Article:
The Broncos have just capped off a seven-play, 52-yard drive with a Xavier Omon touchdown run to extend their lead to 17-0 over the Bears. After the ensuing kickoff, the Bears have the ball on their own 23-yard line with 6:23 to go in the third quarter of Thursday's preseason opener.
The Bears are arranged in a 21 (regular) ‘I’ formation with the tight end on the offensive left. The handoff will be going to #25, tailback Armando Allen, who is intended to follow his fullback and hit the closed side (the one with the tight end) of the formation. The fullback is to fake a block to the strong side and then cut back to the weak side for his blocking assignment. The tight end will help double-team the right defensive end along with the left tackle, or take on the safety if he cheats up.
Denver is in one of their 4-3 defensive fronts, this time using the (traditional) Will (Nate Irving, #56) in a two-point stance at the right end of the DL. From Irving, top to bottom, are right defensive end Cyril Obiozor (54), tackles Ben Garland (63) and Sealver Siliga (98), and left defensive end Jamie Blatnick (77). The four defensive linemen and the Will linebacker want to engage with the entire offensive line including the TE, unless he releases. Irving would take him in that event.
At snap, the front five for Denver - and there is a double team on the side of the right defensive end which takes up the tight end - engages the offensive line front for the Bears.
With all of the offensive blocking alignments engaged, rookie linebacker Danny Trevathan (59) diagnoses the play, spots his gap, and slices through:
He has to knife through it incredibly quickly, because it could close just as fast. Because the fullback has faked to Danny’s side and then cut back into the closed side to block, he has his back to Danny as the linebacker slams into the tailback, Armando Allen. The play results in a loss of two yards.
Several points come to mind here. The first is that Denver has set this play up perfectly.
- The over formation ensures that running plays to the strong side would be difficult, due to the Broncos' numbers on that side.
- Bringing the Will linebacker up to the defensive line permits an additional pass rusher or run stopper.
- It also creates an illusion of weakness, a potential opening for the running play to go through. The Bears bite, by trying to go to the closed side where they thought their superior numbers would give them an advantage. It might have worked, except for Trevathan’s backside pursuit.
While it is important to keep in mind that the second unit is not of the same quality as the starters, this play would have worked against anyone; it looked like someone had just drawn it up on a whiteboard. The defense essentially lured the offense into creating an obstruction on the left side of the line by packing the offensive left tackle, tight end, and fullback into the space that their running back should have fit through, thereby slowing his progress. In their turn, the five defensive ‘lineman’ absorbed all six of the offensive blockers, permitting the gap to open so that Trevathan could cut through it. The quickness of the backside pursuit put the final nail in the coffin.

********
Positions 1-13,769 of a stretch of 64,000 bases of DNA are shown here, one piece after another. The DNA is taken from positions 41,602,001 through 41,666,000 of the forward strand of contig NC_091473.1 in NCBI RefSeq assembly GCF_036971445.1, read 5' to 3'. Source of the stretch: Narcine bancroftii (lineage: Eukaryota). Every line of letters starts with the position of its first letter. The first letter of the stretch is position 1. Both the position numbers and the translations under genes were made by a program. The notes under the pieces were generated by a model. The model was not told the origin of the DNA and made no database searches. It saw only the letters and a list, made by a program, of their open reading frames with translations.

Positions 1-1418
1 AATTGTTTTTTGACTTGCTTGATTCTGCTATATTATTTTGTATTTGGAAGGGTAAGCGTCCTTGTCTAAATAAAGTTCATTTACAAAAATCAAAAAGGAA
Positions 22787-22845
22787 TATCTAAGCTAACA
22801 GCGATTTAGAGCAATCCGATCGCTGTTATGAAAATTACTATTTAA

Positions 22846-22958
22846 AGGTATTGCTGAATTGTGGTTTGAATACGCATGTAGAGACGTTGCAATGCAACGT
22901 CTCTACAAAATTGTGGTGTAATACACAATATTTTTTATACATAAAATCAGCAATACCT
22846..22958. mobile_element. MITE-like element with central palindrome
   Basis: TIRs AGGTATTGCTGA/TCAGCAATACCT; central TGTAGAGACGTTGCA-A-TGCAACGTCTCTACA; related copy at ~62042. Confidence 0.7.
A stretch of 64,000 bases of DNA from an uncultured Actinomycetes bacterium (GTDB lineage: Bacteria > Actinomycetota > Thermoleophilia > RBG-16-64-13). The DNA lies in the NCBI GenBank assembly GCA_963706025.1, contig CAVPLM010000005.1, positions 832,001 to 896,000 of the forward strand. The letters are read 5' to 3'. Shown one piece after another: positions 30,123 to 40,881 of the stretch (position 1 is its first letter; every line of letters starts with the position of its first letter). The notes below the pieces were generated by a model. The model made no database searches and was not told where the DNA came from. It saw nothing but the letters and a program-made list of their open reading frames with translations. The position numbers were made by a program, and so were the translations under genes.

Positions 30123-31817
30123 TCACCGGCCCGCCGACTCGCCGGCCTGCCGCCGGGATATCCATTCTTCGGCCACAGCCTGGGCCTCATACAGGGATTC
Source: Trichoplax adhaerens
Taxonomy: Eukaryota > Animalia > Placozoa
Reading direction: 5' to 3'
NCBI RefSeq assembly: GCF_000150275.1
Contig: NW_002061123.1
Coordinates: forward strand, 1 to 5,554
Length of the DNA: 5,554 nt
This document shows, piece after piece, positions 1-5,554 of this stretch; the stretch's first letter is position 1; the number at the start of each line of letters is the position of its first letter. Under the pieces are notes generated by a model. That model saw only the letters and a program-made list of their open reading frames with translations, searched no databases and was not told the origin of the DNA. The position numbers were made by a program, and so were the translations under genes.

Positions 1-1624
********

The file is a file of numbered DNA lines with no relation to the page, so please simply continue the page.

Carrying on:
Something that has to be noted is that Danny was able to diagnose the play, spot his gap, and fire through it, all in a split moment. When you talk about speed with a linebacker, the speed of his reflexes is essential - Danny’s already moving when some players are still mired in the recognition phase. He also has the foot speed and balance to cut through the clutter of the line unimpeded. He has that linebacker attitude - the joy of hitting hard - and yet he maintains very good fundamentals. You can see why he led the SEC in tackling for two straight years - he generally has his head tucked to the side, wraps up like a python, strikes with the shoulder, and hits through his target, rather than into it. That’s too often a rarity in the NFL.
The other thing that you noticed about him extended far beyond this one play - he always seemed to be around the ball. I liked what I saw of him in coverage, too. It’s only the first preseason game, but he’s starting out impressively.
Trevathan was not the only linebacker who excelled in this game. Nate Irving deserves a big pat on the back, and Mike Mohamed had several good plays. I also kept seeing the number 47 of fourth-round pick Omar Bolden as well. But on a night with a lot of good plays, this one stood out.